Johanna Fateman


    Camille Henrot renders the dysfunctions and perversities of everyday life in an Umbrellas of Cherbourg palette that makes them all the more absurd. Her imaginative and often profound multimedia work—which includes such things as giant watercolors, cartoonish phones, and mesmerizing zoetropes—tends to be immersive and disorienting, so her takeover of the Palais de Tokyo’s entire exhibition space should be a thrill. Organized in seven thematic parts, one for each day of the week, her show promises frescoes, drawings, installations, sculptures, and video works,

  • Maureen Gallace, Clear Day, 2011–12, oil on panel, 14 × 18".

    Maureen Gallace

    “Clear Day,” Maureen Gallace’s serene and dazzling retrospective at MoMA PS1, spans twenty-five years and includes more than seventy small oil paintings, though it seems there might be more like seven hundred of them, winding through the exhibition’s second floor in an airy parade. As you wander from room to room, the succession of white walls dramatizes not just the light-flooded intensity of Gallace’s canvases and their compact proportions (which hover around the intimate, sketch-book scale of nine by twelve inches), but the inexhaustibility and expansiveness of her narrow project. The artist

  • An-My Lê, November 5, Sugar Cane Field, Houma, Louisiana, 2016, ink-jet print, 40 × 56".

    Johanna Fateman

    THE 78TH WHITNEY BIENNIAL is full of beautiful, smart, and trenchant art. It unfolds as a series of crisscrossing conversations and exhilarating moments where things simply feel good together—and yes, everything feels better in the new building. Cauleen Smith’s glittering, handmade banners, emblazoned with poetically mournful slogans in protest of black lives lost to racist violence, announce both the museum’s most inclusive Biennial yet and curators Christopher Y. Lew and Mia Locks’s attunement to injustices that long predate Trump’s win, but that are sure to tragically intensify under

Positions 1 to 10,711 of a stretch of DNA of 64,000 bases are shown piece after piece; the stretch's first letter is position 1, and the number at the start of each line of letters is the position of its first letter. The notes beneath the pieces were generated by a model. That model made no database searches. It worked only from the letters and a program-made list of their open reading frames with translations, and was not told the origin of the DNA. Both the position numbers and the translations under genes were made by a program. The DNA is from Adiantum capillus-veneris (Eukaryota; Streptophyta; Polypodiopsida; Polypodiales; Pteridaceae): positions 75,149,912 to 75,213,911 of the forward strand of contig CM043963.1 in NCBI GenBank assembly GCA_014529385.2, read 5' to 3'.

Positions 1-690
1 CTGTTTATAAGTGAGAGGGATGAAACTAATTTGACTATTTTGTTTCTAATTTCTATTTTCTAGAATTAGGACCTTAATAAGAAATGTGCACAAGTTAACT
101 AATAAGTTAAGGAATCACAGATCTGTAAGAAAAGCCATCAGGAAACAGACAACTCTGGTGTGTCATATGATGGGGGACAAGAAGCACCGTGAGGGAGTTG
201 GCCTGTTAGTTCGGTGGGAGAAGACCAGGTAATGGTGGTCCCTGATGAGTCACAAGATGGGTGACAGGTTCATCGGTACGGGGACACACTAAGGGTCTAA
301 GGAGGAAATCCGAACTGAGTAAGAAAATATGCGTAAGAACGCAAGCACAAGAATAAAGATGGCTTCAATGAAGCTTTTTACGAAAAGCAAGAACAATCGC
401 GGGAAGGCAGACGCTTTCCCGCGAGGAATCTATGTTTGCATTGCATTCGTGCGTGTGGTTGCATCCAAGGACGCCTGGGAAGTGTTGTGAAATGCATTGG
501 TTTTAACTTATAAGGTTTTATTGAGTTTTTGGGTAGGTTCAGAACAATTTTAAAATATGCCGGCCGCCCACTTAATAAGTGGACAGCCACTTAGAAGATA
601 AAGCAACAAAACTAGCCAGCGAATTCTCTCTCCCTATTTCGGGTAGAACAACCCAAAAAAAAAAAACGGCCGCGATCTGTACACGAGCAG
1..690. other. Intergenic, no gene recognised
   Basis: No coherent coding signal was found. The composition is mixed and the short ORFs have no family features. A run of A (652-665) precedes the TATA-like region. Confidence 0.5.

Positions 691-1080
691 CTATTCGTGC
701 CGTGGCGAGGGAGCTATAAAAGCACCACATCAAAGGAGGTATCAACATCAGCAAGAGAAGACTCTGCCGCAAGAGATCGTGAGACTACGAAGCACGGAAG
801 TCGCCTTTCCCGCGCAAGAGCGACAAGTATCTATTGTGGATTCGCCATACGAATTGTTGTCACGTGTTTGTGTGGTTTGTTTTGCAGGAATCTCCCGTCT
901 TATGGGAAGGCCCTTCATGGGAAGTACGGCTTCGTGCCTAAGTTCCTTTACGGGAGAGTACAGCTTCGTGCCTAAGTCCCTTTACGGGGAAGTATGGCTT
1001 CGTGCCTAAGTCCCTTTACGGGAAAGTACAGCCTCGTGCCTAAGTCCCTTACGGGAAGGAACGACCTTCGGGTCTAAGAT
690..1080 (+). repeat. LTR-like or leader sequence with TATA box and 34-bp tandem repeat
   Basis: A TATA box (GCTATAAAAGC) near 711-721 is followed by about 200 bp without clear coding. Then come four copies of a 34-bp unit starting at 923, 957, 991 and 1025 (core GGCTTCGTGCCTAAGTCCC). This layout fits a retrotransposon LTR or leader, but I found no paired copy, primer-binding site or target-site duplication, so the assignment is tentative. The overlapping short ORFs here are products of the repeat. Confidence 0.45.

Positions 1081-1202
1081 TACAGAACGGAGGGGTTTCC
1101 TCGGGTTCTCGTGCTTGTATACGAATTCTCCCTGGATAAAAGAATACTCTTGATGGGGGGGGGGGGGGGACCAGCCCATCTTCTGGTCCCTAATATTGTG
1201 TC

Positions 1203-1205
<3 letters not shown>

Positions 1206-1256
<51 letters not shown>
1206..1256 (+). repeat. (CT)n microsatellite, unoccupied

• View of “Allyson Vieira,” 2017. Center: You. Us! It’s personal., 2017. Netting: Neither Here Nor There, 2017. Photo: Kyle Knodell.

    Allyson Vieira

    In her two concurrent gallery exhibitions, sculptor Allyson Vieira leveraged the kind of aghast grief induced by images of whale autopsies—when we’re shown the colorful array of plastic bags cut from their stomachs—with a dose of the approving wonder inspired in us by straw-into-gold recycling feats. There’s a sober classicism to her strange urns and square, tapestry-like works made from postconsumer waste, as well as an efficient, impersonal quality to their mysterious serial production. These qualities fend off the threat of discordant wackiness that often curses such found-material